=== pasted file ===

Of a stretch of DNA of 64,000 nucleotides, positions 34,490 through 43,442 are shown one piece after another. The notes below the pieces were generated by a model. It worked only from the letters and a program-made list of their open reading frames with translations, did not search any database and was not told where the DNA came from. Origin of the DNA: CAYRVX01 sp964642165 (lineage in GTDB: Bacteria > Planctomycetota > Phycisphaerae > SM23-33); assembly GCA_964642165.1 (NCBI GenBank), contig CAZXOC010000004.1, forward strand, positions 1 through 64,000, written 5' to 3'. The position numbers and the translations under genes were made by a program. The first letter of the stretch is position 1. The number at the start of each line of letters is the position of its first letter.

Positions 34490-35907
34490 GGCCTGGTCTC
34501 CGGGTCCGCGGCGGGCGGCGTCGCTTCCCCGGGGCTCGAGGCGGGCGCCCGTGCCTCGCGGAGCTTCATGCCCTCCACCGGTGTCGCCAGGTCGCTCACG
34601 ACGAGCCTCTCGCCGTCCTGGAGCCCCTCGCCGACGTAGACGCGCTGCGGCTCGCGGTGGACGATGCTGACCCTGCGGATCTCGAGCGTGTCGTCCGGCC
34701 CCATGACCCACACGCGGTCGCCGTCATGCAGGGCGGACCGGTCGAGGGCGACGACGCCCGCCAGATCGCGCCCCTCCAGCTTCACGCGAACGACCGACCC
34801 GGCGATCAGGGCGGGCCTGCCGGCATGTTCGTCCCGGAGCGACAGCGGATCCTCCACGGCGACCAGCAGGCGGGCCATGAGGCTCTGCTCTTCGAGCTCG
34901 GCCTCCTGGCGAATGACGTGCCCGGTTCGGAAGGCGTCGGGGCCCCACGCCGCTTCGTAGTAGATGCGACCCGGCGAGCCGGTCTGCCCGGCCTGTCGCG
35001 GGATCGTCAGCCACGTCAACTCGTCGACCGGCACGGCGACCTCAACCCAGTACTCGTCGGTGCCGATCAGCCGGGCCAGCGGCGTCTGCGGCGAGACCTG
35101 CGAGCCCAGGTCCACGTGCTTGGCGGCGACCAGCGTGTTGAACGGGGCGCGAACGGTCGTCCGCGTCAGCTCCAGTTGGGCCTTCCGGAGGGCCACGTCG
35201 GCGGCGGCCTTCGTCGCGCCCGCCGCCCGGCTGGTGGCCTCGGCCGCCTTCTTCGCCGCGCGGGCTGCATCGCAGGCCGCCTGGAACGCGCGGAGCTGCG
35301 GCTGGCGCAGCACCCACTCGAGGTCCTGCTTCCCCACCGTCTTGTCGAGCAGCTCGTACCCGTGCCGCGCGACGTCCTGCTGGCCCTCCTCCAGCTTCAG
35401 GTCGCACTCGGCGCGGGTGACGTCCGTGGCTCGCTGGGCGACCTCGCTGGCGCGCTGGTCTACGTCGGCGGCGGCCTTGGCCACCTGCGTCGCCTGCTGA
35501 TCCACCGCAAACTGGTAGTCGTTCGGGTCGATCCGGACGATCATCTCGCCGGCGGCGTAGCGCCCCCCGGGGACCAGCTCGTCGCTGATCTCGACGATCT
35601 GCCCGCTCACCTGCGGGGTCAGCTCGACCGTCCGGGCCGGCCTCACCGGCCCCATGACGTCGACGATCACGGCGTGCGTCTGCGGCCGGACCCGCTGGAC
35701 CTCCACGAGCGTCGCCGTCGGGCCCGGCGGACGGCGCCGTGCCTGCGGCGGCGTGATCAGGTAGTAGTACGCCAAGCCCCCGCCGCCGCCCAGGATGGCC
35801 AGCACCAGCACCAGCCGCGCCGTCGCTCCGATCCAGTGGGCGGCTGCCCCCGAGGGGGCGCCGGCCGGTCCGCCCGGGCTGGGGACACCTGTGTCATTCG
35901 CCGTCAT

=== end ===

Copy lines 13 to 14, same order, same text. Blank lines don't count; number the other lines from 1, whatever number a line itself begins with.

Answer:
35401 GTCGCACTCGGCGCGGGTGACGTCCGTGGCTCGCTGGGCGACCTCGCTGGCGCGCTGGTCTACGTCGGCGGCGGCCTTGGCCACCTGCGTCGCCTGCTGA
35501 TCCACCGCAAACTGGTAGTCGTTCGGGTCGATCCGGACGATCATCTCGCCGGCGGCGTAGCGCCCCCCGGGGACCAGCTCGTCGCTGATCTCGACGATCT